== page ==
So it burns me up to see how my son eats dinner: arms propped up on the back of his chair, back curved, legs resting on his mom’s chair. To get them there, he has to turn his body at an odd angle to the table, which looks like the exact opposite of comfort. During the meal, he bends and squirms and has all the rigidity of undercooked jello.
“Sit up straight,” I tell him.
“I am,” he says. But I can hardly hear him, because he’s resting his head on his hand, his fingers muffling his words.
“No, like this,” I say, puffing out my chest.
Felix bends back, pushing his belly into the table and letting his head roll back. “I’m doing that,” he says.
“Is that what I look like to you?”
“Yup,” he says.
How do you teach a child something that comes innate to you? I remember my dad telling me to sit properly at the dinner table, but I don’t recall him having to stretch my body into position like I was Gumby. I just knew what he was talking about — I come from a line of straight-sitter-uppers.
So maybe it’s genetic. Aside from a slight sway at the bottom, the vertebrae on my back stack in good order, while my wife’s spine twists and turns and causes her all sort of trouble in humid weather. I’m also really neurotic, my cells dialed up to eleven, buzzing with nervous energy. Often the trouble with me is relaxing, not poise.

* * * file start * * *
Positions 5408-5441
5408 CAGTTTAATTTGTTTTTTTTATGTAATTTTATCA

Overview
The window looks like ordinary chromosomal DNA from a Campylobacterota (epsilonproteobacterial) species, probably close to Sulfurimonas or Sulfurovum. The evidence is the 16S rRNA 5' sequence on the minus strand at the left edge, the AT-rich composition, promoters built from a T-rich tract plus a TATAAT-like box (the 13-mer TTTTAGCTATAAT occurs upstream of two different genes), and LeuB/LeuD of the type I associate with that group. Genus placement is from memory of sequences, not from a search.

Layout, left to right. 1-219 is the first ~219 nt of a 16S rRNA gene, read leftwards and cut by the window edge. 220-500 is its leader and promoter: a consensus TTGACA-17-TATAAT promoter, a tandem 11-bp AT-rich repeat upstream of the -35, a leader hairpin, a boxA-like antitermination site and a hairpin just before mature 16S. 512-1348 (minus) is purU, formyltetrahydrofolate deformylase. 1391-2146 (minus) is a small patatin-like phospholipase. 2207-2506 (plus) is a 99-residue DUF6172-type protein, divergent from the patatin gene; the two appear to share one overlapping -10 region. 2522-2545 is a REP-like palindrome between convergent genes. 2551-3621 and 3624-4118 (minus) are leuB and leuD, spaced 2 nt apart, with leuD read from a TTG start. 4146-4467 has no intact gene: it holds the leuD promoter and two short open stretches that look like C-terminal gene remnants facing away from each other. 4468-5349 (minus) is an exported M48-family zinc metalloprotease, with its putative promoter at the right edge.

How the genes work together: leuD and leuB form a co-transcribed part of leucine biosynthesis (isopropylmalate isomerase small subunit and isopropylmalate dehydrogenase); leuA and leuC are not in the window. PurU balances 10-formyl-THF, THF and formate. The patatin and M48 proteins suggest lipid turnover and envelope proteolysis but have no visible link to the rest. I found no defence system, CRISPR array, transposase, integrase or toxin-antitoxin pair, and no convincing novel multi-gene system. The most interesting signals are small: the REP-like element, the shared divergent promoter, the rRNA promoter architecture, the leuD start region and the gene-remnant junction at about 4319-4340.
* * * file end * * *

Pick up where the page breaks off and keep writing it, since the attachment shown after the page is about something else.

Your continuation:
Or, maybe it was my attitude toward my parents. Whereas Felix hates being told what to do, I had no qualms followed the good posture models my dad and mom provided.
Whatever the case, my son doesn’t get good posture, and I’m at a loss of how to teach it to him. Oh, I know, I know. Gresko, get a grip! This is a very small thing to worry about. But follow me here: because really, I think what I’m talking about is a metaphor for much of what we deal with, when we deal with kids.
One day, Felix will sit nicely at the table on his own. Not because he’s unable to now, but because he hasn’t decided to do so. There are things that kids’ minds can not grasp, and then there are things that they grasp but that they lack the conviction to do. Many kids, for example, understand words before they begin using them. My wife and I witnessed my son walk between us long before he decided to get up and take a spin around the room on his volition. More recently, he seems to have figured out how to read a few words, and yet if you try “teaching” him to read he clams up. No amount of instruction helps when the child has put his foot down and says, “No. I won’t do that.”
There’s little we can do as parents to plant that desire. In my case, I’ll continue to remind Felix about how we sit at the table, even though this makes me feel like a horrible nag, and his failure to comply frustrates me. I’ll provide praise when he does sit nicely at the table, and reprimand or punishment when he melts to the floor in a spineless puddle, an egregious disregard for the rules of civility.
Otherwise, for the majority of the time when he’s in the middle zone — a resistant little curly cue in his chair — I will take a deep breath, sit up a bit taller, and let it go.